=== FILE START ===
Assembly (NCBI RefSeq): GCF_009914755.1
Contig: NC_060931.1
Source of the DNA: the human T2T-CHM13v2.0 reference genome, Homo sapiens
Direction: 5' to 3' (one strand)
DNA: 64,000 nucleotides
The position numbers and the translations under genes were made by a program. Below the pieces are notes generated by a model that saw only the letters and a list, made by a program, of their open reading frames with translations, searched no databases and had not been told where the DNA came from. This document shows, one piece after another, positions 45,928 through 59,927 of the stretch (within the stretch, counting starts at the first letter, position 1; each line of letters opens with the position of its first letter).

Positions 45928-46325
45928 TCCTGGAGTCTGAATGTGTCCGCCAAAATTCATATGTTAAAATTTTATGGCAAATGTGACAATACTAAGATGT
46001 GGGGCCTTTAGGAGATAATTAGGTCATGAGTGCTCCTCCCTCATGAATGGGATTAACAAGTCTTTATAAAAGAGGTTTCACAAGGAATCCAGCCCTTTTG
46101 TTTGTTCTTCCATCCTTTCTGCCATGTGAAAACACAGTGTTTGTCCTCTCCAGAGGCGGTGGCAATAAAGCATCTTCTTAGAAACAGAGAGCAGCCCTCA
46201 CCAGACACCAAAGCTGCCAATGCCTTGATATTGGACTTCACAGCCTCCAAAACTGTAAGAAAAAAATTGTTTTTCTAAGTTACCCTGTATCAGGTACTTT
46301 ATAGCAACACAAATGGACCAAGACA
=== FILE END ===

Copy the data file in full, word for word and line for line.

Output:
Assembly (NCBI RefSeq): GCF_009914755.1
Contig: NC_060931.1
Source of the DNA: the human T2T-CHM13v2.0 reference genome, Homo sapiens
Direction: 5' to 3' (one strand)
DNA: 64,000 nucleotides
The position numbers and the translations under genes were made by a program. Below the pieces are notes generated by a model that saw only the letters and a list, made by a program, of their open reading frames with translations, searched no databases and had not been told where the DNA came from. This document shows, one piece after another, positions 45,928 through 59,927 of the stretch (within the stretch, counting starts at the first letter, position 1; each line of letters opens with the position of its first letter).

Positions 45928-46325
45928 TCCTGGAGTCTGAATGTGTCCGCCAAAATTCATATGTTAAAATTTTATGGCAAATGTGACAATACTAAGATGT
46001 GGGGCCTTTAGGAGATAATTAGGTCATGAGTGCTCCTCCCTCATGAATGGGATTAACAAGTCTTTATAAAAGAGGTTTCACAAGGAATCCAGCCCTTTTG
46101 TTTGTTCTTCCATCCTTTCTGCCATGTGAAAACACAGTGTTTGTCCTCTCCAGAGGCGGTGGCAATAAAGCATCTTCTTAGAAACAGAGAGCAGCCCTCA
46201 CCAGACACCAAAGCTGCCAATGCCTTGATATTGGACTTCACAGCCTCCAAAACTGTAAGAAAAAAATTGTTTTTCTAAGTTACCCTGTATCAGGTACTTT
46301 ATAGCAACACAAATGGACCAAGACA